While effective, there are some basic rules you should follow to help get the most out of your hashtags. Here’s four.

  1. No long hashtags. Hashtags are meant to be short and associated with one word. Don’t make the mistake of adding more than about two words together, as the likelihood of users finding the tag will decrease. e.g., #Cloudservicesareawesome should be avoided, use #cloudservices instead.
  2. Minimize their use. It can be tempting to hashtag every keyword in messages, however makes them look weird, while decreasing their readability. It is a good idea to limit use to one or two per message.
  3. The hashtag is special. Don’t use it for everyday words. Instead use it for product names, or a special part of the announcement. Remember that you don’t have to use hashtags in every message. Check out Samsung Mobile’s Twitter feed to see a good example of proper use.
  4. Use a unique hashtag. If you can, try to use a unique hashtag, something that followers will be able to associate and relate to you. The key here is that when it’s used, the user is referred to you, and only you. Do a quick search on Twitter for the hashtag you would like to use, to ensure it’s not taken. Many companies will shorten their tag to initials or a shorter term, which is perfectly acceptable.

Hashtags, when used correctly, can be a great way to build brand identity and increase social media presence. If you are looking for a social media plan, please contact us today at 1-866-BIT-WISE to see how we can give you #betterITsupport.

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16 Jul

Facebook changes your email address

Facebook is one of the most popular communication platforms available to small businesses. Some have even gone so far as to adopt it as their main communication platform. Facebook is more than happy to provide business users with the medium, but has been making changes to the overall layout that aren’t in their best interest. The latest change is in regards to your contact information.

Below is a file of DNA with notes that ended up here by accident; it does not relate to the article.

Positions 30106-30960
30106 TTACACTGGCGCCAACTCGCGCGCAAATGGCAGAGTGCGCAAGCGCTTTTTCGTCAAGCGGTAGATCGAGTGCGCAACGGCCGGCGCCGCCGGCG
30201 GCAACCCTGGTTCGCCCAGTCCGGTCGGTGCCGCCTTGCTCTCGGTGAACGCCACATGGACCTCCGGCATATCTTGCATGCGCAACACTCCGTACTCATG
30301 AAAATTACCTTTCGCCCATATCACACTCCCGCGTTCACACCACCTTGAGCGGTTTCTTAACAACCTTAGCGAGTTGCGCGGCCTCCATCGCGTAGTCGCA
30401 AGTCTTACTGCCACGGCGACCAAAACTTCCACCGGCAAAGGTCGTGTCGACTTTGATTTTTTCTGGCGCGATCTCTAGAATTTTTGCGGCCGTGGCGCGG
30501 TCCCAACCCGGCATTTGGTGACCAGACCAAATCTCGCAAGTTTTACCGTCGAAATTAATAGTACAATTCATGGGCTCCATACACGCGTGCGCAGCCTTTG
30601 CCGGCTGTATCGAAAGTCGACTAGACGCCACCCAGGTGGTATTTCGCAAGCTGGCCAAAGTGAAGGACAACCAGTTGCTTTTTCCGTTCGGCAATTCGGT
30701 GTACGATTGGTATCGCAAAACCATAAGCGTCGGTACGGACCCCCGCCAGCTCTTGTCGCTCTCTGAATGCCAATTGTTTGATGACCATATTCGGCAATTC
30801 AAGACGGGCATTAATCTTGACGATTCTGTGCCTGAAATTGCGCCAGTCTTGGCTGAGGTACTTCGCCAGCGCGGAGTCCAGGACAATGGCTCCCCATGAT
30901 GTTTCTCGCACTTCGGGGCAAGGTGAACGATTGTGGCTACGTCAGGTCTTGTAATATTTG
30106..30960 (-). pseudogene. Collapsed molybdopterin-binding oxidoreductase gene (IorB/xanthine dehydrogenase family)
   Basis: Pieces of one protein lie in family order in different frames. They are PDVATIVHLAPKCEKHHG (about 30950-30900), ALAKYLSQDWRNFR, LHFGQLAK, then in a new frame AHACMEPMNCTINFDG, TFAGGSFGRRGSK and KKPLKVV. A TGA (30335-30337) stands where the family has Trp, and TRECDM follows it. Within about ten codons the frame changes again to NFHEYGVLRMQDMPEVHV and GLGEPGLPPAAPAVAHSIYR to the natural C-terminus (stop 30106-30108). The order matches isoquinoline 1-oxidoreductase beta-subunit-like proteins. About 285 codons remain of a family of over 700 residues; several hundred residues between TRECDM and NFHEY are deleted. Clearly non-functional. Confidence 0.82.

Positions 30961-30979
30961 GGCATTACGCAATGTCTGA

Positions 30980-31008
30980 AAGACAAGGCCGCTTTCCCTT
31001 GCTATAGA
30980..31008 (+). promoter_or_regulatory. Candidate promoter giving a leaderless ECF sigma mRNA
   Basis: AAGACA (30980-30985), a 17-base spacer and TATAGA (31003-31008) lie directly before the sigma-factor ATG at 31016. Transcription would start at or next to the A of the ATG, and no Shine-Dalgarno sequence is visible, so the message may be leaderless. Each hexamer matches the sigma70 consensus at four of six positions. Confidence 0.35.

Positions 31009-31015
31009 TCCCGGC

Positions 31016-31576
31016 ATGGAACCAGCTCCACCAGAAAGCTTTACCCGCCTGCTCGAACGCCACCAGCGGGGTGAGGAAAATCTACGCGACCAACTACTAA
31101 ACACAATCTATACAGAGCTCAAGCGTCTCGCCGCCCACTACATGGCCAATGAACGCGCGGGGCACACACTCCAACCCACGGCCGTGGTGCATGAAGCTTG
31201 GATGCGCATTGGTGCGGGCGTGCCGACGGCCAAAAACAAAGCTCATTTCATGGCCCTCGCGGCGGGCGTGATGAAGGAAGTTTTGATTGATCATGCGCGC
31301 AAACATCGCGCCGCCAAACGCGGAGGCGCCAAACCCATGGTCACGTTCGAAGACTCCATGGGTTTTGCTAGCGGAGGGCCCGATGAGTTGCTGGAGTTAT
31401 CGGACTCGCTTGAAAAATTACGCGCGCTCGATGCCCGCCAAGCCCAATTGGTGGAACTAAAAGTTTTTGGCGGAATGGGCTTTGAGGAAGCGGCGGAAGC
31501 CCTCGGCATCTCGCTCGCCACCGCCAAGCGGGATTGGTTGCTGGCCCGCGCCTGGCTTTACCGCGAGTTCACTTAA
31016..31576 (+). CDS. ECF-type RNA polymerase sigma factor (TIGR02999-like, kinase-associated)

On the normal Facebook profile, before the recent change, when a user clicked About to find more information about a company, how to contact them for example, they would be presented with an email address for the company. That’s changed, now your primary email address presented will beusername@facebook.com.

This is a potential problem for read more

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11 Jun

6.4M LinkedIn passwords compromised

On the Internet you have very little privacy. One thing that’s private, or should be, are your passwords. Many business managers know this, and go to great lengths to ensure that their passwords are secure. Yet there are times when passwords are leaked, often this isn’t your fault. This recently happened with LinkedIn.

LinkedIn is a popular social media site that caters to professionals and helps them to network and find jobs. In the past few days, news stories have emerged about how members’ passwords were leaked online. read more

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28 Nov

Don’t Get Scammed on Facebook

A word of caution for Facebook users: Hackers and scam artists are now using promotions and all other sorts of come-ons to victimize users into falling for phishing traps or giving up personal information. It is important to know what to do to avoid becoming a victim as well as securing your system to prevent any unwanted data breaches.

As more and more people continue to use Facebook both for personal and business purposes it seems to follow that all sorts of unscrupulous individuals and groups will find ways to exploit this popularity for their own illicit benefit.

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01 Nov

Who Says Facebook is Bad for Business?

The knee-jerk reaction to Facebook of most businesses is to throw it out the door. But many companies also need to realize the value of using a massive social networking platform like Facebook to help the business grow and put itself out in the market more.

When it comes to Facebook, the usual default attitude of businesses is to shun it completely. And while there is merit to the argument that social networks, Facebook especially, can hamper and derail productivity in an organization, there is also a lot Facebook can do to help your business grow.

Reports cite that as many as 800 million people around the world are on Facebook that’s a larger-than-life audience that makes marketing experts giddy with excitement. When you think about it, Facebook presents a huge marketing opportunity for you and your business to connect with a lot of people who may become potential clients in the future. Think of having a Facebook page as a mini-website of sorts, one that supplements and complements your main website.